FAA closes New Shepard mishap investigation

FAA closes New Shepard mishap investigation

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WASHINGTON — The Federal Aviation Administration announced Sept. 26 it had closed the mishap investigation into a failed launch by Blue Origin’s New Shepard vehicle more than a year ago, but said the vehicle is not yet cleared to resume flights.

The FAA said in a statement that is closed the investigation into the New Shepard payload-only suborbital mission designated NS-23 that took place in September 2022. On that flight, the main engine failed about a minute into flight, triggering the abort motor in the vehicle’s crew capsule. That capsule, carrying payloads but no people, landed safely under parachutes, while the propulsion module crashed.

The FAA said in the statement that the proximate cause of the mishap was “the structural failure of an engine nozzle caused by higher than expected engine operating temperatures.” That matches with what Blue Origin itself announced in March, when its investigation concluded that changes in the design of a boundary layer cooling system for the vehicle’s BE-3PM engine caused an increase in nozzle heating, including a “hot streak” aligned with the location of fatigue in the nozzle that led to its structural failure.

In its statement, the FAA said it identified 21 corrective actions that Blue Origin is required to complete to prevent the mishap from happening again. The agency did not enumerate the actions but said they included a redesign of engine and nozzle components to improve its structural performance as well as “organizational changes.”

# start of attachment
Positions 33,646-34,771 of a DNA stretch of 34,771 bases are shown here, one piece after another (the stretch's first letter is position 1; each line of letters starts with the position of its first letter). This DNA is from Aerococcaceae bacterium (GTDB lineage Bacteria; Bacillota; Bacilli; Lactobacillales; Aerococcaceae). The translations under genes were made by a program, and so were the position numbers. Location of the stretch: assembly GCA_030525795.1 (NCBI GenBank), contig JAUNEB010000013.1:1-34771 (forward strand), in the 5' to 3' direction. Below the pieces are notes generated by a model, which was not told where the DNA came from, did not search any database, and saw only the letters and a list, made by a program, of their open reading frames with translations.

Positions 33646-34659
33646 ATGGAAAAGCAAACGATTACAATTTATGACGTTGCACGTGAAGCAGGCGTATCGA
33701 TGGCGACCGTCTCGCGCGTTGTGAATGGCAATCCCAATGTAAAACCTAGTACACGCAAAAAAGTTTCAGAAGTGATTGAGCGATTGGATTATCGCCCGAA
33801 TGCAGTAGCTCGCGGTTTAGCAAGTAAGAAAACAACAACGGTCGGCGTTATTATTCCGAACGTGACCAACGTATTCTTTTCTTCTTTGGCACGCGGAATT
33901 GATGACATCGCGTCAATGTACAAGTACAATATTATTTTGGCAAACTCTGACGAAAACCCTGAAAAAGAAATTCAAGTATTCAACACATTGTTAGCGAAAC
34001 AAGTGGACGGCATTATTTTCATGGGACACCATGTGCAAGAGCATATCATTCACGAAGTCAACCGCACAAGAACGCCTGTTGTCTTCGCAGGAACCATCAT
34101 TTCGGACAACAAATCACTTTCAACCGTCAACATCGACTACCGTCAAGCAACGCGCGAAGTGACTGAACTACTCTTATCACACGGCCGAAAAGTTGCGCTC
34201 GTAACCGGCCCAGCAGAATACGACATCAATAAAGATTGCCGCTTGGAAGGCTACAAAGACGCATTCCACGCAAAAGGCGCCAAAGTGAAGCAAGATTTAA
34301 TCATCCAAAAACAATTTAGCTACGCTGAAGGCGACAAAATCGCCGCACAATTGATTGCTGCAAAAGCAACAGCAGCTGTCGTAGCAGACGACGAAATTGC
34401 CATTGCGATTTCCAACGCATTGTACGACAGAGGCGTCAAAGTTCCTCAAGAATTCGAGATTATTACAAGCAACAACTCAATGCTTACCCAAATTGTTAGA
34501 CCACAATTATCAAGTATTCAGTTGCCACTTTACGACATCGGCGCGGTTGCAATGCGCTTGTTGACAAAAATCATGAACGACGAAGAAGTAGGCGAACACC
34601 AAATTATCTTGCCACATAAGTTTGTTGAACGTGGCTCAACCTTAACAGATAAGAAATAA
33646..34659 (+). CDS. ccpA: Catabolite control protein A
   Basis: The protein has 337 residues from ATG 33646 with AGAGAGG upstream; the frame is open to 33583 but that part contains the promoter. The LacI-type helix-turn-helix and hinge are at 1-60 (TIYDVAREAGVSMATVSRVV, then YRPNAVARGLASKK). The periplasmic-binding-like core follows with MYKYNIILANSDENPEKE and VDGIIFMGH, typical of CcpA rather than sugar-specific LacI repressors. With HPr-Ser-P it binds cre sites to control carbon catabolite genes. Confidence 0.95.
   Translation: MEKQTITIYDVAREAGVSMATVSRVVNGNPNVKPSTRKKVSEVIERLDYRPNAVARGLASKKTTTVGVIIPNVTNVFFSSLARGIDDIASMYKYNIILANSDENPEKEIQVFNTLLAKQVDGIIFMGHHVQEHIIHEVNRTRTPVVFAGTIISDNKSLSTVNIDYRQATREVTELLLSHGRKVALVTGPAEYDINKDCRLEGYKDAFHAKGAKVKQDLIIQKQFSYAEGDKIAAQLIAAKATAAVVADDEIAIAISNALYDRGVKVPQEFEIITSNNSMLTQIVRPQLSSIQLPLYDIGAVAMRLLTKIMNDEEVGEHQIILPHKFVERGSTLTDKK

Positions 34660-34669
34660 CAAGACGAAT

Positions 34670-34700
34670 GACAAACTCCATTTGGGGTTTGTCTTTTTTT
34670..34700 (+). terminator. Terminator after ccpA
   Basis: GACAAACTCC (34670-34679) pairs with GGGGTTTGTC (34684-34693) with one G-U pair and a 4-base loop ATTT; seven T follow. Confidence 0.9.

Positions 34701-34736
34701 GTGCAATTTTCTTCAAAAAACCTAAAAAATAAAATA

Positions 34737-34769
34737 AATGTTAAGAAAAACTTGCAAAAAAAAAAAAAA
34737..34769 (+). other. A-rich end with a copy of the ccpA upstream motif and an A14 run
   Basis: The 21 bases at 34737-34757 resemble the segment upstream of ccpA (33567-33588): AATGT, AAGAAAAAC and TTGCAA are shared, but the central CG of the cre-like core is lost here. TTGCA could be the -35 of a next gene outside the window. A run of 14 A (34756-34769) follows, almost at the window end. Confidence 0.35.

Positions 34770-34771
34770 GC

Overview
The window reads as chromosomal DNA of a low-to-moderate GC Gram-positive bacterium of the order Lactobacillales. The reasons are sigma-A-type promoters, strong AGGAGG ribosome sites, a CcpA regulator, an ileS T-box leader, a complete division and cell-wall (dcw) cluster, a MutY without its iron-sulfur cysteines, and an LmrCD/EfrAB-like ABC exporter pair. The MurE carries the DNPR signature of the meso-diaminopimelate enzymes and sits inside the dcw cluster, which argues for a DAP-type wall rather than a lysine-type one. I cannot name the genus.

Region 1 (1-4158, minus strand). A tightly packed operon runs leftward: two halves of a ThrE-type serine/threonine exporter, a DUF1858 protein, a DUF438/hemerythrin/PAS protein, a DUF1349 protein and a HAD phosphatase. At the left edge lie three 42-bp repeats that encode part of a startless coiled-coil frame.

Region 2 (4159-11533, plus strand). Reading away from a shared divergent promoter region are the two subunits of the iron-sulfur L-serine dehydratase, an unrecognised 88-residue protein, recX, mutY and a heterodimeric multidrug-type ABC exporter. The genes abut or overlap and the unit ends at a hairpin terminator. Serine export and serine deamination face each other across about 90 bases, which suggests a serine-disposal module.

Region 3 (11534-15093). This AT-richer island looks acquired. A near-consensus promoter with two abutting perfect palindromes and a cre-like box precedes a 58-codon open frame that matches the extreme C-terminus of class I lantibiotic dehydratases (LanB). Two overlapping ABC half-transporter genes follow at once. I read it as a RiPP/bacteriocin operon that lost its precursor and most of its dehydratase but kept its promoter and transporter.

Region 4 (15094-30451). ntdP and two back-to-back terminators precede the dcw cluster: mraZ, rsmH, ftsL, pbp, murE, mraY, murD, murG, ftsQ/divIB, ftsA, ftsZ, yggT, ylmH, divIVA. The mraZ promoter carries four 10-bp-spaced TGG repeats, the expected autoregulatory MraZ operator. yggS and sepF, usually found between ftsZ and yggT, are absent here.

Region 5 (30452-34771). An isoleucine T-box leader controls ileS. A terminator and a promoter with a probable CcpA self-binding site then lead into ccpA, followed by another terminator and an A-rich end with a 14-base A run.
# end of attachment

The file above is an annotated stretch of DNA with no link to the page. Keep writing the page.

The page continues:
Closing the investigation does not itself allow the company to resume New Shepard flights. The company must, at a minimum, demonstrate to the FAA it has implemented the recommendations related to public safety before the agency will issue a modified launch license. The FAA declined to say how many of the 21 corrective actions are linked to public safety.

Blue Origin provided no additional details about efforts to implement those corrective actions. “We’ve received the FAA’s letter and plan to fly soon,” a company spokesperson said after the release of the FAA statement.

The company offered a similar timeline when it released the outcome of its investigation March 24. “Blue Origin expects to return to flight soon, with a re-flight of the NS-23 payloads,” the company said then.

Bob Smith, chief executive of Blue Origin, said at a conference June 6 that the company was “dotting the i’s and crossing the t’s” with the FAA on its plans to return to flight. “New Shepard, from that standpoint, should be ready to go fly within the next few weeks,” he said then.

New Shepard has not flown since the Sept. 12, 2022, mishap. The company announced Sept. 25 that Smith would step down as chief executive of the company in early December, to be replaced by Amazon executive Dave Limp.

Jeff Foust writes about space policy, commercial space, and related topics for SpaceNews. He earned a Ph.D. in planetary sciences from the Massachusetts Institute of Technology and a bachelor’s degree with honors in geophysics and planetary science...

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